Disclosure decisions gone wrong
|Area||Corporate and Commercial|
Article originally published in the Canadian Lawyer Magazine, June 2018
Excerpt from "Disclosure decisions gone wrong":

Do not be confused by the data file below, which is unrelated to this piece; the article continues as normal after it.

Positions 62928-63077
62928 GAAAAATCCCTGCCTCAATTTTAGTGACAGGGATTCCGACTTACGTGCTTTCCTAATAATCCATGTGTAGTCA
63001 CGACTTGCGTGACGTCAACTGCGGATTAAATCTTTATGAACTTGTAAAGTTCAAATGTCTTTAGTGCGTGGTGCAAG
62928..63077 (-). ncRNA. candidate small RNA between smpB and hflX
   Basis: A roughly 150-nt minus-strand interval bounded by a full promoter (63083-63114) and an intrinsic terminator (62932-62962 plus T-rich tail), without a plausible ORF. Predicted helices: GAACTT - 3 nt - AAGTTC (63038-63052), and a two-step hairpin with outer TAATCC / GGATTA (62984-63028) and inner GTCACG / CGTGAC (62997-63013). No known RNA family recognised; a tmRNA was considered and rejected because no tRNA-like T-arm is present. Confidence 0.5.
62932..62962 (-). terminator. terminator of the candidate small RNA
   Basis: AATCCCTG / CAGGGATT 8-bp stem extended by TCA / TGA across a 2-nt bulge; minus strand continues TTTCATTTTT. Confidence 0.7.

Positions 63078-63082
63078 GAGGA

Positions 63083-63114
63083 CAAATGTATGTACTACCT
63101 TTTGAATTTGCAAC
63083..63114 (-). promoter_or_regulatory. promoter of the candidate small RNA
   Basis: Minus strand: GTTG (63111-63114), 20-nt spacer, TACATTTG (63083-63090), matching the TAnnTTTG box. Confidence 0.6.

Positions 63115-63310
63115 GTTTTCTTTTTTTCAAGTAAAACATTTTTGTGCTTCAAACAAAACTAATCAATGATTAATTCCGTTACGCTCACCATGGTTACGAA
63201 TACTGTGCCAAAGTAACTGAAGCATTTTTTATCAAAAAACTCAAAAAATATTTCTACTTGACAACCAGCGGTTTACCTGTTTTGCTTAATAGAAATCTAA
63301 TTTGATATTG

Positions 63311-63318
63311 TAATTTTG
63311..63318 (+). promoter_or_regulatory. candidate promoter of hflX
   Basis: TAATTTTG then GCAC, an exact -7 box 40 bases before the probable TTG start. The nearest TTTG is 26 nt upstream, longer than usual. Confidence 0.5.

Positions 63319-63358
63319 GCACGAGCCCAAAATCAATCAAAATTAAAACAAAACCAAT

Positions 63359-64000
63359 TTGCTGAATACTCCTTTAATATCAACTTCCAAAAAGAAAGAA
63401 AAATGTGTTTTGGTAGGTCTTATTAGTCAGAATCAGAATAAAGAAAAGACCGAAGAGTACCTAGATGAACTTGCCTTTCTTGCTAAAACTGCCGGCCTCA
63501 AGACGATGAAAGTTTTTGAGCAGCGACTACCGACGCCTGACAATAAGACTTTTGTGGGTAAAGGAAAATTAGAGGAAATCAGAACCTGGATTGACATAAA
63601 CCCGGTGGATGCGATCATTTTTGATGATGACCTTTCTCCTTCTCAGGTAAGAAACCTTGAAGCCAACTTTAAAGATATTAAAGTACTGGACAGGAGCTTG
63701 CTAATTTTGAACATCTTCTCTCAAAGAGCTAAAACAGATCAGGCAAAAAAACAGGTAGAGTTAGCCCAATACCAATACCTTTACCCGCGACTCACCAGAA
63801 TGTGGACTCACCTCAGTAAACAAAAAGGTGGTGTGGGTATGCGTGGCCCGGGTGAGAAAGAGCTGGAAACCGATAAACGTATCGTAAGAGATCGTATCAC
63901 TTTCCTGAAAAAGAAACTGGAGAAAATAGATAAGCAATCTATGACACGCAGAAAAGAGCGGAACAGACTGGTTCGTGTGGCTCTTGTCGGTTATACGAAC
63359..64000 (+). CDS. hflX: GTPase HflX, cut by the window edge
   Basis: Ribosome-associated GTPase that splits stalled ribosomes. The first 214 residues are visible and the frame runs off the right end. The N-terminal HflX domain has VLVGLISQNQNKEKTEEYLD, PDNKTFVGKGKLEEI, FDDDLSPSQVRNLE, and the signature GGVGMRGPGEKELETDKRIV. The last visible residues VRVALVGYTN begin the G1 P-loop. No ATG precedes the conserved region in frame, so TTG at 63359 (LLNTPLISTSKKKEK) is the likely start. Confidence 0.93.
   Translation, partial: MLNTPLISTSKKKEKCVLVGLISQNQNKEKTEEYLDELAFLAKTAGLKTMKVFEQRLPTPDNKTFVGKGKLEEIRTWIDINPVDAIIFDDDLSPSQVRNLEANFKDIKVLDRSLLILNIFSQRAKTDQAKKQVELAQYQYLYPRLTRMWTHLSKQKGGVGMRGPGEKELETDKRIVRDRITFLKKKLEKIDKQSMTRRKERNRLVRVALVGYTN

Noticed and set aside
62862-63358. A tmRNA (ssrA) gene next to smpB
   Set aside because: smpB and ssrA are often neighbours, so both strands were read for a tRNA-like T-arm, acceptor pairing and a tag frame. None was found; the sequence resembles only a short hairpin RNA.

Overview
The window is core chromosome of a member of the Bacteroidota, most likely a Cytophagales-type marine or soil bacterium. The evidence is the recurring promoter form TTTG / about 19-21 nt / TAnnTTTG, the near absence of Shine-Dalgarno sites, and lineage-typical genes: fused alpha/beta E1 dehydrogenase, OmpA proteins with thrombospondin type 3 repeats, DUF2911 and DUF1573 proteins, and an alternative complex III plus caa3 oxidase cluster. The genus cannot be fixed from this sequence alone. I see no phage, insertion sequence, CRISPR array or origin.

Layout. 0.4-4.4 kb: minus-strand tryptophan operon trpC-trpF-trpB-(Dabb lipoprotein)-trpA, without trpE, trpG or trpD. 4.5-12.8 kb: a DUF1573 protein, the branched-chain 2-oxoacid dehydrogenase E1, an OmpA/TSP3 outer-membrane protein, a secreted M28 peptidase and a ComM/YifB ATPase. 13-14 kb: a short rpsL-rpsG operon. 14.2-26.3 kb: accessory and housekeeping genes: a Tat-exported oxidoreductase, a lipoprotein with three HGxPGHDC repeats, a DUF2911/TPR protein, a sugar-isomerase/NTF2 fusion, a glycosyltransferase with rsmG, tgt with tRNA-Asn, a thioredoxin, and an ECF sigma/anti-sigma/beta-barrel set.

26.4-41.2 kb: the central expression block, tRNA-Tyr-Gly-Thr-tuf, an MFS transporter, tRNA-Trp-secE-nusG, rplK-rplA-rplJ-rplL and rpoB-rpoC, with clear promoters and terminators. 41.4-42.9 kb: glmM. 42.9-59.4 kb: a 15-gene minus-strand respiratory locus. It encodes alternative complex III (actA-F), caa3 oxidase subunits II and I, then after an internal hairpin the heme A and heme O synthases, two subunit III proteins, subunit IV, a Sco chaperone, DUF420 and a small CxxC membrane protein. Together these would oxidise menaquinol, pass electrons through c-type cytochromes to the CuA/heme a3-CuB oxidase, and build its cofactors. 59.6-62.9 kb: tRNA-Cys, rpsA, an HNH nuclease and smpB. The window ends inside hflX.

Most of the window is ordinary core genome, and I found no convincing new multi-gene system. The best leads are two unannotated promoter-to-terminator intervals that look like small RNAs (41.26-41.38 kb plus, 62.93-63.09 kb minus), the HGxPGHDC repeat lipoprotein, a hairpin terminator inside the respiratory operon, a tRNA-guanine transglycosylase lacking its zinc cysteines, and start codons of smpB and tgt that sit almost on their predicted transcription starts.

The annals of unfortunate questions are deeper for the experience of Pretium Resources Inc. reflected in the recent Ontario Superior Court decision in Wong v. Pretium Resources Inc. Pretium had conducted a mineral exploration program at its Brucejack property and hired a wellknown consultant to review the results and to produce a mineral resource estimate. That estimate was used as the basis for a feasibility study, which concluded that Brucejack contained economically recoverable mineral reserves capable of supporting a successful mining operation. To support that underlying estimate, Pretium hired a second consultant to conduct milling and testing of a bulk sample from the property. Unfortunately, capacity at a mill couldn’t be timely secured, so, while waiting, the consultant conducted tests on a small part of the bulk sample using the “sample tower testing method.” This method is less reliable because it depends on the representativeness of the sample(s) used.